10 oral health problems to watch for
Taking care of your oral health is very important. Here are 10 oral health problems that have the potential to affect your quality of life.
The first stage of periodontal disease, gingivitis is the inflammation of the gums caused by a build-up of plaque on the teeth. The first sign of gingivitis is bleeding. Thorough brushing and flossing daily, along with regular dental check‑ups and cleanings, will remove the built-up plaque, eliminating the inflammation that causes the bleeding.
2. Tooth sensitivity
Tooth sensitivity is defined as pain of varying intensity (depending on the person) caused by a tooth’s exposed root. You may experience tooth sensitivity primarily when consuming hot or cold food or drink. Tooth sensitivity is a very common problem. It’s not a disease, but rather an issue that develops over time due to a number of factors, such as grinding of the teeth, overly vigorous brushing and gingival recession (receding gums).
To prevent tooth sensitivity, use a soft toothbrush and avoid acidic foods and beverages. You can also use toothpaste for sensitive teeth or ask your dental health professional to apply a desensitizing agent for a more immediate result.
3. Periodontal disease
Periodontal disease is a condition that affects the supporting structures of the teeth. It is caused by the accumulation of tartar and bacteria in the area between the teeth and gums. Over time, the bacteria release aggressive toxins that cause the gum to detach from the root and lead to bone loss. If periodontal disease is left untreated, it can result in the loss of one or several teeth.
4. Halitosis (bad breath)
Bad breath is due in part to the breakdown of proteins in the digestive system, which are then exhaled through the lungs. Certain foods can have more of an effect on your breath than others.
Poor oral hygiene and oral diseases can also cause bad breath. It is important to maintain good oral hygiene habits and to visit your dentist regularly in order to prevent gum disease, which could affect your breath.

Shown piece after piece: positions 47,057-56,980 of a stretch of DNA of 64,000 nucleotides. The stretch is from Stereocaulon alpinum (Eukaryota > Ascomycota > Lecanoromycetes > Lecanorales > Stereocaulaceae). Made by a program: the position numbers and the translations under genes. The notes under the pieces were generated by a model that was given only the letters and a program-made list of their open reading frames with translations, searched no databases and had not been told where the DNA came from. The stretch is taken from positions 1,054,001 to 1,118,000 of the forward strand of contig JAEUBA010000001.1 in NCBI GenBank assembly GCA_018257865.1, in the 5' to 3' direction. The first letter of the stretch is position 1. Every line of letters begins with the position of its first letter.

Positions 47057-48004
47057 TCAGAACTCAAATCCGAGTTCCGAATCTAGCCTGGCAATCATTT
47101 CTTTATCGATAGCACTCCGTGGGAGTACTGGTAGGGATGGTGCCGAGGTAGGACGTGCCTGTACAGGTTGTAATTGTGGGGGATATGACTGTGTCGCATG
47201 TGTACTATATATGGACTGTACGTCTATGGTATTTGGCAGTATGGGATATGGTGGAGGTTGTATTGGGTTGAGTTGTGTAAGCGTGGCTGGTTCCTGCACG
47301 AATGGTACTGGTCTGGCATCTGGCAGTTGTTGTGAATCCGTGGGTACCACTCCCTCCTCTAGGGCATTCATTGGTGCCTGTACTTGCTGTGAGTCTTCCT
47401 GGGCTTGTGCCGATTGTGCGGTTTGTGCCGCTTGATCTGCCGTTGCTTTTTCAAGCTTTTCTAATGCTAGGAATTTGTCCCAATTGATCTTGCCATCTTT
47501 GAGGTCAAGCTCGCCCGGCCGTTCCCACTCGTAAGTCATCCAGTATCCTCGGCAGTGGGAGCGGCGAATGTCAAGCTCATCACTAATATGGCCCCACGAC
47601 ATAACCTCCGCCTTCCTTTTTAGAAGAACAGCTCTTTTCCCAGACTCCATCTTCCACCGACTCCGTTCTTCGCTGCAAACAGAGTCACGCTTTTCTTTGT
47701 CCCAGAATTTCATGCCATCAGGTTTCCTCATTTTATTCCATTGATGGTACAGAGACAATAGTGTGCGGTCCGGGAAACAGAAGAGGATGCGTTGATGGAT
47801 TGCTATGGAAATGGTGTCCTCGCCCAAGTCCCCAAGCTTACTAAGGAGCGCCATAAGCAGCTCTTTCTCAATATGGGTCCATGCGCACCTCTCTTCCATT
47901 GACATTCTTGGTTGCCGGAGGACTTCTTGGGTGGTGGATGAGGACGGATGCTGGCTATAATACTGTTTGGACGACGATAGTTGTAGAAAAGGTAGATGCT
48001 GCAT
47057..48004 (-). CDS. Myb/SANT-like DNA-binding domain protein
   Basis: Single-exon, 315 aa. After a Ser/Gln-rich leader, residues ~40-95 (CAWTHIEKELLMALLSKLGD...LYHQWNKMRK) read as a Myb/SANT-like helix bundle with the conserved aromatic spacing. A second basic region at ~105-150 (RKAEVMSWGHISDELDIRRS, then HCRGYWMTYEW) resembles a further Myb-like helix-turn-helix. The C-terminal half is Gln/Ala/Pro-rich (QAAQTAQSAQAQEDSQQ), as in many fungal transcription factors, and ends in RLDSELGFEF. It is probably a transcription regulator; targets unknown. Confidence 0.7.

An abscess is a bacterial infection that can affect the teeth, tissues and gums. The main symptom of an abscess is severe, sharp pain in the infected tooth. An abscess that is left untreated can lead to serious health complications.
6. Ulcer (canker)
An ulcer is a small red sore with a white centre. While an ulcer is often painful and unpleasant, it is not contagious or serious. In general, it will disappear within 7-10 days.
You can speed up the healing process by rinsing with salt water (1 tsp. of salt dissolved in 1 cup of lukewarm water) several times a day.
7. Dental cavity
A dental cavity is a highly aggressive condition that progressively erodes all parts of the tooth. If left untreated, it can have serious health consequences.Diet plays a major role in the formation of cavities; eating too much sugar can promote tooth decay.
Plaque needs to be removed quickly by brushing (ideally after every meal) and flossing (once a day).
8. Dry mouth
Dry mouth, also known as xerostomia, is the result of insufficient saliva. If you constantly, or almost always, have a dry mouth, it can be uncomfortable and can affect the oral cavity.
If the cause of dry mouth cannot be eliminated, or while waiting for it to be eliminated, your dentist can prescribe moistening agents such as a saliva substitute. There are a variety of solutions to relieve dry mouth.
9. Plaque and tartar
Plaque is a deposit that builds up on the teeth, dental appliances and dentures. This deposit is made up of microorganisms, which can cause cavities, gum infections and periodontal disease. If not removed daily, plaque can harden and turn into tartar.
Tartar is a solid deposit that can form on the teeth or under the gums if plaque is left untreated. Tartar cannot be removed by brushing; it can only be eliminated by scaling.
10. Cracking of the jaw
Does your jaw crack or make noise when you open your mouth? You might have a temporomandibular joint (TMJ) disorder. The symptoms of TMJ disorder include pain in the face, jaw and temples, and even migraines. In fact, recurrent headaches and muscle weakness during chewing can be associated with a TMJ disorder. TMJ disorders are generally caused by anxiety, tension or stress, which contribute to bad habits such as unconscious clenching or grinding of the teeth.
In all cases, don’t wait until it’s too late; make an appointment today with a dental professional at Lapointe dental centres.